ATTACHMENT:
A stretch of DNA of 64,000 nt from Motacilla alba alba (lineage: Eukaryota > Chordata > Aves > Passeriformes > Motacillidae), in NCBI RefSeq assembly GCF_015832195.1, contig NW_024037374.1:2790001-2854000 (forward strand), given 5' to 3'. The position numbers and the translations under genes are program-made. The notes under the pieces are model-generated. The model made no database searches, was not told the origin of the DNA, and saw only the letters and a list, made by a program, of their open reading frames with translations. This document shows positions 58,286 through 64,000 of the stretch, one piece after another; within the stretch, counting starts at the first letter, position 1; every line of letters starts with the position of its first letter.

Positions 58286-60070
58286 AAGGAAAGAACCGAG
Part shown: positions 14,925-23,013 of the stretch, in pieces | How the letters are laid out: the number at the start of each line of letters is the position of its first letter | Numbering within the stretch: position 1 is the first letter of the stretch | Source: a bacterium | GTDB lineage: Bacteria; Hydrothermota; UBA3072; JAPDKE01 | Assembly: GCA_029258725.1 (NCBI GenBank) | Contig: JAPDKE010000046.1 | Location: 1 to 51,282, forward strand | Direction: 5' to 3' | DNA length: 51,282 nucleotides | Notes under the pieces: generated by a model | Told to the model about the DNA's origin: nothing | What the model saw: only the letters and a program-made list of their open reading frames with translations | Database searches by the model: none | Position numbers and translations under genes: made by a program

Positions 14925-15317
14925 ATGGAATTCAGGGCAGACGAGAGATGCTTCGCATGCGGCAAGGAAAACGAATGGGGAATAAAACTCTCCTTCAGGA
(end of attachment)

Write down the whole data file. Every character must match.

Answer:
A stretch of DNA of 64,000 nt from Motacilla alba alba (lineage: Eukaryota > Chordata > Aves > Passeriformes > Motacillidae), in NCBI RefSeq assembly GCF_015832195.1, contig NW_024037374.1:2790001-2854000 (forward strand), given 5' to 3'. The position numbers and the translations under genes are program-made. The notes under the pieces are model-generated. The model made no database searches, was not told the origin of the DNA, and saw only the letters and a list, made by a program, of their open reading frames with translations. This document shows positions 58,286 through 64,000 of the stretch, one piece after another; within the stretch, counting starts at the first letter, position 1; every line of letters starts with the position of its first letter.

Positions 58286-60070
58286 AAGGAAAGAACCGAG
Part shown: positions 14,925-23,013 of the stretch, in pieces | How the letters are laid out: the number at the start of each line of letters is the position of its first letter | Numbering within the stretch: position 1 is the first letter of the stretch | Source: a bacterium | GTDB lineage: Bacteria; Hydrothermota; UBA3072; JAPDKE01 | Assembly: GCA_029258725.1 (NCBI GenBank) | Contig: JAPDKE010000046.1 | Location: 1 to 51,282, forward strand | Direction: 5' to 3' | DNA length: 51,282 nucleotides | Notes under the pieces: generated by a model | Told to the model about the DNA's origin: nothing | What the model saw: only the letters and a program-made list of their open reading frames with translations | Database searches by the model: none | Position numbers and translations under genes: made by a program

Positions 14925-15317
14925 ATGGAATTCAGGGCAGACGAGAGATGCTTCGCATGCGGCAAGGAAAACGAATGGGGAATAAAACTCTCCTTCAGGA